Georgia Tech Develops Safety App for Social Workers
The Georgia Division of Family and Children Services has partnered with the Georgia Tech Research Institute to create an emergency response system for the Division’s front line case managers.
Georgia’s social workers have a new way to stay safe when their jobs take them to dangerous neighborhoods.
The Georgia Tech Research Institute (GTRI) designed “panic buttons” that the Georgia Division of Family and Children Services (DFCS) is rolling out among its employees. It works with the Click Safe app, which is used by child-welfare investigators and case managers.
When pressed, the button on a key fob transmits a signal via Bluetooth to an app on the worker’s state-issued cellphone. The phone then silently notifies the agency’s call center, where a trained operator contacts the nearest 911 center with details on the alarm, a description of the employee, the location, and a request to rush law enforcement officers to the scene.
DFCS professionals can’t choose where they go, but the app is “a way to protect them when they’re protecting Georgia’s children,” said Tom Rawlings, the division’s interim director.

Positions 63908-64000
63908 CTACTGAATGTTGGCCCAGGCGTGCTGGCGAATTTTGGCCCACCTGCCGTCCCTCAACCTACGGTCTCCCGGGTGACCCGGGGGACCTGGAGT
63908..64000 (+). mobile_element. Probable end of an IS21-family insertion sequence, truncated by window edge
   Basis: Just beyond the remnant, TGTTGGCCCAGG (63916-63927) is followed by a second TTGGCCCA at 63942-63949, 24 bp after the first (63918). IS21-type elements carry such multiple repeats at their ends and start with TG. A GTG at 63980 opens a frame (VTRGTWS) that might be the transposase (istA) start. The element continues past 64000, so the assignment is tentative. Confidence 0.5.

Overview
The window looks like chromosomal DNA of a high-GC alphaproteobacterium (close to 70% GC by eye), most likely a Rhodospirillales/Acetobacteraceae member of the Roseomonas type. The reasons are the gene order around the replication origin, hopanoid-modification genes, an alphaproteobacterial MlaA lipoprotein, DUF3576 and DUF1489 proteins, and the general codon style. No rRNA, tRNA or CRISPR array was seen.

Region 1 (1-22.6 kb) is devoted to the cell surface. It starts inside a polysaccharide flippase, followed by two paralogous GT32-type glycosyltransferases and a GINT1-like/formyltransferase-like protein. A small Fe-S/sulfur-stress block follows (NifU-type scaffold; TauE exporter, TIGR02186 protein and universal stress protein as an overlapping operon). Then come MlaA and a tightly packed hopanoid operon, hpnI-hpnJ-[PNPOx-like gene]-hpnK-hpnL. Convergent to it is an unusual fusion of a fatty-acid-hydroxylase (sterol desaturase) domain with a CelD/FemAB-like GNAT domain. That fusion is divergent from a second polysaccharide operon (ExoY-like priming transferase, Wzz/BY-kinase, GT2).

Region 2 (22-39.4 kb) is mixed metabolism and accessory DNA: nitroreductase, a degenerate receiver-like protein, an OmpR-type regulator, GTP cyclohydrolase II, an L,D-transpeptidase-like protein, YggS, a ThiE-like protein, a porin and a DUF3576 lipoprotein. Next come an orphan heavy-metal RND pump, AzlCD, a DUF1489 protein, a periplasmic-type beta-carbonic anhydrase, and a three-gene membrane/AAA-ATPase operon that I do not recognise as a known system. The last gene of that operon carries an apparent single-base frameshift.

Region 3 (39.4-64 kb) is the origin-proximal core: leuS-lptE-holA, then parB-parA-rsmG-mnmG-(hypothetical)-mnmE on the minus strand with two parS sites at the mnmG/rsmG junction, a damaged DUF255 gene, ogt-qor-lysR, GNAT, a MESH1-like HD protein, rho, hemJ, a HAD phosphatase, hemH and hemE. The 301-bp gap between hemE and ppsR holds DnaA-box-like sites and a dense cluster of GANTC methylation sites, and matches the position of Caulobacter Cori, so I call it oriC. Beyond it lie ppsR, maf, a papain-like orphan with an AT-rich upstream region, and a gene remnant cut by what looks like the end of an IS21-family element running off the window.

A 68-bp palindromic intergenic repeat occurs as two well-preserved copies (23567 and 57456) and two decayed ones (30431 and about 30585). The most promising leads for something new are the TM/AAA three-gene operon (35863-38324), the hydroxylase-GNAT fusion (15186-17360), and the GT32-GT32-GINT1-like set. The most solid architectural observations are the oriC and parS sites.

“Our child-safety professionals are trained to de-escalate unpleasant situations, but having a panic button gives them assurance that help will be there if their verbal techniques aren’t successful,” Rawlings added.
Development of Click Safe represents cooperation between two state entities. GTRI worked on the project at the request of Gov. Nathan Deal as part of his child-welfare initiatives.
“Georgia Tech is proud to be part of this innovative collaboration between the Georgia Tech Research Institute, the state of Georgia, and the Department of Family and Children Services,” said President G.P. “Bud” Peterson. “We expect the Click Safe emergency-response system to become a powerful tool in helping protect DFCS case managers and child-welfare investigators in sometimes-dangerous situations as they focus on their vital work of ensuring the safety of Georgia’s children.”
The work draws on GTRI’s specialized telecommunications expertise. Scientists adapted off-the-shelf technology to stand up to rigorous field testing to ensure reliable functionality across the state.
The system operates silently and out of sight. That’s to keep from alerting anyone threatening a case worker that law enforcement is on the way and potentially making a tense situation more dangerous in the minutes before officers arrive.
To prevent accidental triggering of the device, the button must be pressed either for five seconds or five times in succession.
Learn more about the device here.